Quinn, M. M., Osher, D., Warger, C., Hanley, T., DeHaven Bader, B., Tate, R., & Hoffman, C. (2000). Educational strategies for children with emotional and behavioral problems. Washington, DC: American Institutes for Research, Center for Effective Collaboration and Practice. Retrieved from

Excerpt: It goes without saying that there are no easy answers or “quick fixes” when working with students with emotional disturbance and behavioral problems. However, over the years, educators and families have accumulated a wealth of information about how to work with these students; while there is much that remains unknown, both practitioners and researchers have much to say about how to provide learning opportunities for just such students…Perhaps it also goes without saying that teachers, paraprofessionals, and school psychologists (whom we sometimes refer to collectively as educators) are on the front lines when it comes to ensuring that students with emotional disturbance and behavioral problems are given every opportunity to learn. Hence, this booklet was designed to provide educators with a place to start—a base of practical ideas for helping students to build a successful education experience…This booklet is predicated on a strengths-based approach that considers the whole child. The instructional practices presented herein reflect the understanding that all students have strengths that can provide a basis for curriculum planning, instructional programming, and classroom management. Effective teaching makes use of students’ strengths and builds instructional programs that capitalize on what students are able to achieve, and help them to meet high academic standards and high standards of conduct.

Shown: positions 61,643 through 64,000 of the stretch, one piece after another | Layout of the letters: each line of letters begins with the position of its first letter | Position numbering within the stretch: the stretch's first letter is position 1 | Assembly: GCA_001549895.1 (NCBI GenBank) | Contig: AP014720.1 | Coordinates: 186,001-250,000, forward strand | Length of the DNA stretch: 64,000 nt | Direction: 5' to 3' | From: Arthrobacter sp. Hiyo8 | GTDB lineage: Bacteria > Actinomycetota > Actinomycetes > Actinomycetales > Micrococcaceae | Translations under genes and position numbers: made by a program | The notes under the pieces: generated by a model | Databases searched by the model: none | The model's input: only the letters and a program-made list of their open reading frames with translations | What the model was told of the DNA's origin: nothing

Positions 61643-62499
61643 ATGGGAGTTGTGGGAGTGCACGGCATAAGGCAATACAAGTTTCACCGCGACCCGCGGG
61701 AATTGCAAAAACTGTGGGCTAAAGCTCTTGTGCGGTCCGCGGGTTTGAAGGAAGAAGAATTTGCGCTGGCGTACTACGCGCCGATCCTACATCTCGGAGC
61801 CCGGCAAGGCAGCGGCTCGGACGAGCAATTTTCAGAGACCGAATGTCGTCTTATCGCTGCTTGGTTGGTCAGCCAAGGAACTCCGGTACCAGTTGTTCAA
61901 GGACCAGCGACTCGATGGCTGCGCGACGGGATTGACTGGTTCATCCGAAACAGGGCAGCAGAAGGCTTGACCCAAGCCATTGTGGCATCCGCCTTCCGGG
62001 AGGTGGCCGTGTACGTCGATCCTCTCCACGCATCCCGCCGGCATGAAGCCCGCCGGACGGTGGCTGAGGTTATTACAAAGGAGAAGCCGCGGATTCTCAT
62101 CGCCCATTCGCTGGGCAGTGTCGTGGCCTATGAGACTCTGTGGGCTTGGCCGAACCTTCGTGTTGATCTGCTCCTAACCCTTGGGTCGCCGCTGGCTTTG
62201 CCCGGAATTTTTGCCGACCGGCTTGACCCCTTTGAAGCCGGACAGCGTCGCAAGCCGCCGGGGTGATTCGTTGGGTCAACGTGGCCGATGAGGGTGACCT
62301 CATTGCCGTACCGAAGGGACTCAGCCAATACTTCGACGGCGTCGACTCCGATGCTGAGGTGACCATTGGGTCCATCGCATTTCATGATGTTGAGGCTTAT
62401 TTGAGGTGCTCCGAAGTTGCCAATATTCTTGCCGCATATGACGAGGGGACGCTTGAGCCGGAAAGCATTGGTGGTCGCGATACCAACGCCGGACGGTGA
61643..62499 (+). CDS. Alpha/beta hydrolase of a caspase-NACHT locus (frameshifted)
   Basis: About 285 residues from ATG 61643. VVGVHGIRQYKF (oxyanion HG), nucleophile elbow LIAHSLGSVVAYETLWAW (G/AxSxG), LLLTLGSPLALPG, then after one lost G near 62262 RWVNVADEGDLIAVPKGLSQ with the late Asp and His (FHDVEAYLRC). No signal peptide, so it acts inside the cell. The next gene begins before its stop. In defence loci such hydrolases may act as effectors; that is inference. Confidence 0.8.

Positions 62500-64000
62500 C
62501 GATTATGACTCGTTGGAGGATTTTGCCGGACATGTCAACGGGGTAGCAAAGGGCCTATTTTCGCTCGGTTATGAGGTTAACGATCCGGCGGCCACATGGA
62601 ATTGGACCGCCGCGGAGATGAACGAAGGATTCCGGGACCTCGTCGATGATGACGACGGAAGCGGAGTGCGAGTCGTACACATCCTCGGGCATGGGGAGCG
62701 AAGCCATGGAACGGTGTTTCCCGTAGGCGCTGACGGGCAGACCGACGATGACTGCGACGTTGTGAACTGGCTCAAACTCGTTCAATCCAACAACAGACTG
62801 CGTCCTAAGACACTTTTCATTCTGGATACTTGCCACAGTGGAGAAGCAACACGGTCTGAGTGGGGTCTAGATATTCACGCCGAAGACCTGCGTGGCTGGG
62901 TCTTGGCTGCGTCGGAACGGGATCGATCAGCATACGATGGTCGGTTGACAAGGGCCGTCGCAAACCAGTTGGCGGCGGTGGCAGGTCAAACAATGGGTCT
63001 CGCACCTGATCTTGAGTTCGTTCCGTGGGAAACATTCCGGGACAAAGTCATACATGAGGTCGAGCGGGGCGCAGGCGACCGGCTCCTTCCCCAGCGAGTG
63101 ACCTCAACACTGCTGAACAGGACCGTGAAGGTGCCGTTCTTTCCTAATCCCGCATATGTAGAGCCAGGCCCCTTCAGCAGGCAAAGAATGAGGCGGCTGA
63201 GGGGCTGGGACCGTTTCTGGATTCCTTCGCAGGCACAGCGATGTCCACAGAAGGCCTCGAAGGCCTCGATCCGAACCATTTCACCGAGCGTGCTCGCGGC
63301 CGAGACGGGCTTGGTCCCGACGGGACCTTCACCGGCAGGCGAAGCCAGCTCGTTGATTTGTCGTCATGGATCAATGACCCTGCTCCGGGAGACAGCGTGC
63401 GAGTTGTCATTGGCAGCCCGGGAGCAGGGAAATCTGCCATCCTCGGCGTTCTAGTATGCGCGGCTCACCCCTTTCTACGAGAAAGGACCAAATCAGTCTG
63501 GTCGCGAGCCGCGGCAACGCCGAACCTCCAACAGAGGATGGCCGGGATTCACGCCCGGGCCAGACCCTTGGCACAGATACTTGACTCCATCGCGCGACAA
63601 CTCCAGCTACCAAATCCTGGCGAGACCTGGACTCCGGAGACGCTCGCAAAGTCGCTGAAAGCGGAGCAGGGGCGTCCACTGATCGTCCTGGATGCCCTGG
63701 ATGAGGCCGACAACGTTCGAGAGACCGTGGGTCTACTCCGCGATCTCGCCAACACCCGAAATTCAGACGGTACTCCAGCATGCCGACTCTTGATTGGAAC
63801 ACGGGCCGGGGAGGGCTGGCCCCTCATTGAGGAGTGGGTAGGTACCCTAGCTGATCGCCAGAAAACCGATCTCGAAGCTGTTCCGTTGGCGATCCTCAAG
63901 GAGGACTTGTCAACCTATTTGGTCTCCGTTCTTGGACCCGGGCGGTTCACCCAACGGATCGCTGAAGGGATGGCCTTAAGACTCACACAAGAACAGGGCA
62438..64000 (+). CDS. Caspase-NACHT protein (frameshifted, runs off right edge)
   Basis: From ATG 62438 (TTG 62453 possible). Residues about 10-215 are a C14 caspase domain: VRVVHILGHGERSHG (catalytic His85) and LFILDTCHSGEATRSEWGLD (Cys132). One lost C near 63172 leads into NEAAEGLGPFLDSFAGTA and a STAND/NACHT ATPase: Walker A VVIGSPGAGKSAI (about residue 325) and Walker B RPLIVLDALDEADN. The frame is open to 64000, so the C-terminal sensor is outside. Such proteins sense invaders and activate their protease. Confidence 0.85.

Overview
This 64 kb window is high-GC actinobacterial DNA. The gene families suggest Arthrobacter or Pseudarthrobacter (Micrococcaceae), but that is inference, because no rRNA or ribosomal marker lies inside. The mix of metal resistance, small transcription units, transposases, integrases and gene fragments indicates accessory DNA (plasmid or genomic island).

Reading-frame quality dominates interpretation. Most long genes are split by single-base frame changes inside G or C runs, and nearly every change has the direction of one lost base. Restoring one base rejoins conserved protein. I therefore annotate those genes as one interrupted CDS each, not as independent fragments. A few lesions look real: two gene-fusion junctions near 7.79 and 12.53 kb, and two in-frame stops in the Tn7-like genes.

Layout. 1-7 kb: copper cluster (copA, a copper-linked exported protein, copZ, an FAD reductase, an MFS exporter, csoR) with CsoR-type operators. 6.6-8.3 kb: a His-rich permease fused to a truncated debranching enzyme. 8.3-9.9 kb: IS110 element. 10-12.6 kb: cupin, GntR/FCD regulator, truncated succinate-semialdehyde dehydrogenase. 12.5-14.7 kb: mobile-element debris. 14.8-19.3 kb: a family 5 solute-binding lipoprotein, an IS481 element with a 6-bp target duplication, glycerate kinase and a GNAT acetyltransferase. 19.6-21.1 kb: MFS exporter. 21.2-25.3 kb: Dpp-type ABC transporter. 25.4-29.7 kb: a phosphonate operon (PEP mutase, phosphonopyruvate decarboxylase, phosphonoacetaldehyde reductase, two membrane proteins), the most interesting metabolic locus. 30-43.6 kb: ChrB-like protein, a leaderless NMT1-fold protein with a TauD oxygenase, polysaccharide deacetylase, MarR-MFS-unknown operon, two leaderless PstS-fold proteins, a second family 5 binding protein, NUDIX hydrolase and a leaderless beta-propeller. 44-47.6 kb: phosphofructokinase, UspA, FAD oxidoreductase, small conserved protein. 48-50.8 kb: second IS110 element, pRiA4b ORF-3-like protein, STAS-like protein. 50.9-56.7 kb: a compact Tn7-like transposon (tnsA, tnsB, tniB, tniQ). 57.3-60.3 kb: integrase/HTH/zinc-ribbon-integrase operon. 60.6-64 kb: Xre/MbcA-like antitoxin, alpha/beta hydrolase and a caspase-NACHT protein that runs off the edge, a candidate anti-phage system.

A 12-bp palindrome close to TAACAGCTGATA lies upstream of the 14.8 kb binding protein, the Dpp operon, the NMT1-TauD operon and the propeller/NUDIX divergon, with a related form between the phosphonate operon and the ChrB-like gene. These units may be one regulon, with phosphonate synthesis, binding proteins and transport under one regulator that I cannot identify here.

Torres,C., Farley, C. & Cook, B. G. (2012). A special educator’s guide to successfully implementing evidence-based practices. Exceptional Children, 45(1), 64-73. Retrieved from

Abstract: Special educators often become frustrated when, despite their best efforts to help students attain their goals and maximize their achievement, their instruction does not result in the desired outcomes. With so many practices being promoted on the Internet, during in-service trainings, at professional conferences, and by their colleagues, it can be difficult to know what to try and who to trust. Evidence-based practices can be trusted to work because they have been shown to be effective by a body of research studies that meet rigorous criteria related to research design, quality, quantity, and effect size. In this article the authors provide an overview of sources of evidence-based practices and specific practices shown to be evidence-based for students with, and at-risk for, disabilities. To guide special educators in their identification and application of evidence-based practices, a 10-step framework for implementing evidence-based practices effectively is provided.